is the common name given to the insect order
Trichoptera, of which between 4,000 and 5,000
species are known throughout the temperate zones
of the world.
The most interesting feature of
the caddis flies is the life of the larvae, which
varies in the different families and genera. They
can be divided into two main types -- those which
build portable cases and are almost all
vegetarians, and those which live free and are at
least partly carnivorous.
The case-builders use many
materials in various ways to build their tubes.
Members of the genus Phryganea cut
pieces of leaves and stick them together with
silk, while those of the genus Limnophilus
use small stones and pieces of plant stems or
empty snail shells. If removed from their cases
and given beads or similar objects, some will use
the artificial material to make new cases. Stenophylax
and Heliopsyche use fine sand grains to
make their cases. Cases made of stones or sands
often have their weight reduced by a bubble of
air trapped inside.
All caddis fly cases are tubular and
open at one end; the larva pushes its head and
thorax out this end in order to feed and move
about. The other end is closed with a silken mesh
so that a current of water can flow through and
aerate the gills. All caddis-fly larvae have a
pair of hooked limbs at the back, used to hold
onto the case. So tightly can a caddis fly larva
grip with those limbs attempts to pull it out of
its case almost always result in injury to the
Most larvae with non-portable
cases live in silken tubes, in flowing water.
Larvae of the species Plectronemia make
a silk tunnel with the open end facing upstream
widely flared to form a trumpet-shaped net. Any
small animal or piece of plant material carried
into this "web" is seized and eaten by
the larva. Many other stream-dwelling caddis fly
larvae make nets of various shapes to gather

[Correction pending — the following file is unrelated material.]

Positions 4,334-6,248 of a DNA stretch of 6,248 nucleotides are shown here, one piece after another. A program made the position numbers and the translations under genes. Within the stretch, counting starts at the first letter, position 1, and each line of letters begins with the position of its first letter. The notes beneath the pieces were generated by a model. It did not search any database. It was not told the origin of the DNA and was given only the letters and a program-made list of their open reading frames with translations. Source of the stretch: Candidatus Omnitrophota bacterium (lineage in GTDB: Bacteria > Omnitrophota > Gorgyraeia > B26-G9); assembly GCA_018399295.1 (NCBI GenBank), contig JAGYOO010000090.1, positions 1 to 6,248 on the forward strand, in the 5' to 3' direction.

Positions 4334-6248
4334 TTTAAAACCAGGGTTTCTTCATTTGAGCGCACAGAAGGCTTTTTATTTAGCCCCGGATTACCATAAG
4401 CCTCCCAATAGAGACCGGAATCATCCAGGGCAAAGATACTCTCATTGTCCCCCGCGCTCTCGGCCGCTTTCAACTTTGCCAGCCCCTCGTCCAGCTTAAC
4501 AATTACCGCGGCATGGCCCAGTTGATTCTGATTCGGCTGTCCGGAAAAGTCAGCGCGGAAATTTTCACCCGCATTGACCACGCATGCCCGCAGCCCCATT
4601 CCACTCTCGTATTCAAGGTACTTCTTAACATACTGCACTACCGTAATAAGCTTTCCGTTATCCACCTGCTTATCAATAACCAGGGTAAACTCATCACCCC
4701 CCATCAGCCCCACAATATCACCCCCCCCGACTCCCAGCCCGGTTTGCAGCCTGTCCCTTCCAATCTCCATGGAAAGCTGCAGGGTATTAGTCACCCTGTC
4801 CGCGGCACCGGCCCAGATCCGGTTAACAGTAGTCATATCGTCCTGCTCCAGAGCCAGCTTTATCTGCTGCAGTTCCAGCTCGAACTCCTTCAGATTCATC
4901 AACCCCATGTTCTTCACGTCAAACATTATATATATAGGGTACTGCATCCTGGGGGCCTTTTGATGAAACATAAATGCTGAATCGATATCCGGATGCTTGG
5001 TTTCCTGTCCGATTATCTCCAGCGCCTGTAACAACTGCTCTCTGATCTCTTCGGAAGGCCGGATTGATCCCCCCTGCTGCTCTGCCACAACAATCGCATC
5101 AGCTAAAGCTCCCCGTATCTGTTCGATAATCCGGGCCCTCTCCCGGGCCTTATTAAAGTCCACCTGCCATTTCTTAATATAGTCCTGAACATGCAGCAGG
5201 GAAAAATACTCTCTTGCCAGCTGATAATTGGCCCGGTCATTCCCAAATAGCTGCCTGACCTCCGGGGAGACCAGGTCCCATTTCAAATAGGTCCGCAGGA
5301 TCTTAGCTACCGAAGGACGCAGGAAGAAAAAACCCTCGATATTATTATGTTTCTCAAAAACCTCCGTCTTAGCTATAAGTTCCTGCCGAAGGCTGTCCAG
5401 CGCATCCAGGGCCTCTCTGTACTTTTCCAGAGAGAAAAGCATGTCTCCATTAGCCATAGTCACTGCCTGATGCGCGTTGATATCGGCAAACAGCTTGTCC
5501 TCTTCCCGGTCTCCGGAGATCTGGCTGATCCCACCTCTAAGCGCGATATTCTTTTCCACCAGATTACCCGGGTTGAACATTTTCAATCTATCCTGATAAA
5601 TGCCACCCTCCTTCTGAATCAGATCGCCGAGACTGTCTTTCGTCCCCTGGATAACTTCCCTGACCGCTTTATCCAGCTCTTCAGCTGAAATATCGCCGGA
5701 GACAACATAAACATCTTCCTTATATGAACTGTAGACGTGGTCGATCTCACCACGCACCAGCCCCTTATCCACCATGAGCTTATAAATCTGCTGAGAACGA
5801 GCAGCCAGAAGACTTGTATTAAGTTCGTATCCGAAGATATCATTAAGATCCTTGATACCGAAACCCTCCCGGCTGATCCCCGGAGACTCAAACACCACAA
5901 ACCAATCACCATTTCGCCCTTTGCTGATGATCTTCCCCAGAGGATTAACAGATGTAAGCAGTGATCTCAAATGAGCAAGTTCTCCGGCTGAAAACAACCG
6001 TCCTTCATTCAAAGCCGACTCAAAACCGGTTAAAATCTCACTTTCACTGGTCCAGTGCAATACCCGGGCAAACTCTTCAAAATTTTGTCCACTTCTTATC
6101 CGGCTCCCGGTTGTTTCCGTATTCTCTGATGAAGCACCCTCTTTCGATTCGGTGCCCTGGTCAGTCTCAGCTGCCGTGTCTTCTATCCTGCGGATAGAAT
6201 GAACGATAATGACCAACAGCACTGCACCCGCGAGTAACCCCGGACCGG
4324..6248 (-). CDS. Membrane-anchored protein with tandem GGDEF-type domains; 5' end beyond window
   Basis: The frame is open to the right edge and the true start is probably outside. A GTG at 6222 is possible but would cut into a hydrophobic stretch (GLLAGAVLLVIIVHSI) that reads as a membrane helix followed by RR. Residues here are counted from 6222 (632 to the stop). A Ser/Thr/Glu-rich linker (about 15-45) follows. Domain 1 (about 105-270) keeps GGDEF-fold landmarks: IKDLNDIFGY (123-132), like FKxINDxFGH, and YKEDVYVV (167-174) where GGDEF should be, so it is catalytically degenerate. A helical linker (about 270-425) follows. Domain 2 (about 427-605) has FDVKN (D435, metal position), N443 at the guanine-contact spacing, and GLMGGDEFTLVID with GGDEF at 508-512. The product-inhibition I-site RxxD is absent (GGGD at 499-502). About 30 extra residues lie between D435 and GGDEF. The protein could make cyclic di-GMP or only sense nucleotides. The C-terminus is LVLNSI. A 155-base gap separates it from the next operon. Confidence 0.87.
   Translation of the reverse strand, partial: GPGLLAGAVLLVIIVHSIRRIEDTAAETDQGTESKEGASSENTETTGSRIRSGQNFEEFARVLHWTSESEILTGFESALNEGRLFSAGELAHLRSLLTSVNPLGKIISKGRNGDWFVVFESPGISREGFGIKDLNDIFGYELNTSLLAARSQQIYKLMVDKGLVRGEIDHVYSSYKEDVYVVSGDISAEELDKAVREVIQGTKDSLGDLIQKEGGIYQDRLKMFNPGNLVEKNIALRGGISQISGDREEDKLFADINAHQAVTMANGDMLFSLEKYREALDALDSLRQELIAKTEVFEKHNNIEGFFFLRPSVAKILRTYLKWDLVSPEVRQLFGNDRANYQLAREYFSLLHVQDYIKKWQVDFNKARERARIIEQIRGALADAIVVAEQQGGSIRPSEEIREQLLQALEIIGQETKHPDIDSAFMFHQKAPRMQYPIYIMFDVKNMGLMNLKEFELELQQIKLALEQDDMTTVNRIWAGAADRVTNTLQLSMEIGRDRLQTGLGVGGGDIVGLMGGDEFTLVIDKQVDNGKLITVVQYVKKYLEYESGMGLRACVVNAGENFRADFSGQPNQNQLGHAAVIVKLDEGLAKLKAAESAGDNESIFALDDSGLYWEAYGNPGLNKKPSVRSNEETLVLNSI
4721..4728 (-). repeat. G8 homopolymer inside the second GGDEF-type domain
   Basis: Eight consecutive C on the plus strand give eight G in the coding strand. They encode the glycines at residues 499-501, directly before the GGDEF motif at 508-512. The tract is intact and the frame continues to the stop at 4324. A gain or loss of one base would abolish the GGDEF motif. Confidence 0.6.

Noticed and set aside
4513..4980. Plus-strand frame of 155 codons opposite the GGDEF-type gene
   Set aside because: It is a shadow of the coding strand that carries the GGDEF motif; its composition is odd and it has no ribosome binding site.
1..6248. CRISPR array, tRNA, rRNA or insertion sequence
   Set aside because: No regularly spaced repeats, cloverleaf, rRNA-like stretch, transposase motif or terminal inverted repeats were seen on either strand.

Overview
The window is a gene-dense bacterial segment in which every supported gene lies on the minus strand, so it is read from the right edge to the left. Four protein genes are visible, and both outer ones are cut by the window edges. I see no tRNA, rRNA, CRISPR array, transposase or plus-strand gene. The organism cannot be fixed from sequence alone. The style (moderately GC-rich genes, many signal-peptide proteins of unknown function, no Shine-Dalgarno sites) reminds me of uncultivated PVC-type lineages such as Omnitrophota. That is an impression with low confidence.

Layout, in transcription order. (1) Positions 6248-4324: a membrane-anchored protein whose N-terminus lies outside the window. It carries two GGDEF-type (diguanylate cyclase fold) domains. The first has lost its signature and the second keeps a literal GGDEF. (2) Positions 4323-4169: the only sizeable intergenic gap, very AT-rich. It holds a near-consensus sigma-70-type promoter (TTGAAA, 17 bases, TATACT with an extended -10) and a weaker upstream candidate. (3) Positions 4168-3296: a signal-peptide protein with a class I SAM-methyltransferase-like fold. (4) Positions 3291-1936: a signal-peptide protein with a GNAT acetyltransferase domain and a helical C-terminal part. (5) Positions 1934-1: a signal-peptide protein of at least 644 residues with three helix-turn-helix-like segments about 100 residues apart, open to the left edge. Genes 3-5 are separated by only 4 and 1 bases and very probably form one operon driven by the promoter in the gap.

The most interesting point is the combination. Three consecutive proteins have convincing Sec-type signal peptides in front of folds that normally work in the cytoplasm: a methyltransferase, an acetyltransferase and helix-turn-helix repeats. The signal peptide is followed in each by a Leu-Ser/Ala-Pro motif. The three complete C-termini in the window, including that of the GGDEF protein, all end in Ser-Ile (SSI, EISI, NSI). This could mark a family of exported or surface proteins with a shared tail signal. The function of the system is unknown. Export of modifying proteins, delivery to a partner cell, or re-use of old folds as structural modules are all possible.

food. When they are damaged, or choked with
inedible material, the larvae clean and repair
Most tube-bearing caddis fly
larvae subsist primarily on the leaves and stems
of live plants. The large case-bearing larvae of Phryganea
catch and eat water insects as well as plant
food. Most of the tube-dwelling or free-living
larvae have a mixed diet.
The mouth parts of adult caddis
flies are vestigial, and they can take only
liquid food. In the wild they probably feed from
flowers with exposed nectaries.
Females lay their eggs in
spring and summer. Some drop them on the surface
as they are flying over, others crawl underwater
and stick them to stones or plants in a
Some of the larvae do not make
cases or tubes until they have moulted several
times, others make tiny cases as soon as they
When the larva is fully grown,
about a year after hatching, it pupates, inside
the case if it belongs to a case-bearing species,
otherwise in a silken coccoon. When the time
comes for the adult insect to emerge, the pupa
bites its way out of the case, being equipped for
the purpose with strong mandibles, and swims to
the surface of the water. There it splits open,
releasing the adult caddis fly, which can fly
almost immediately on emergence.
The life history of a caddis
fly lasts approximately one year, of which the
adult stage is but a very small fraction.
Dr. Maurice Burton and Robert Burton. Funk
& Wagnalls Wildlife Encyclopedia.
New York: Funk & Wagnalls, Inc., 1970.
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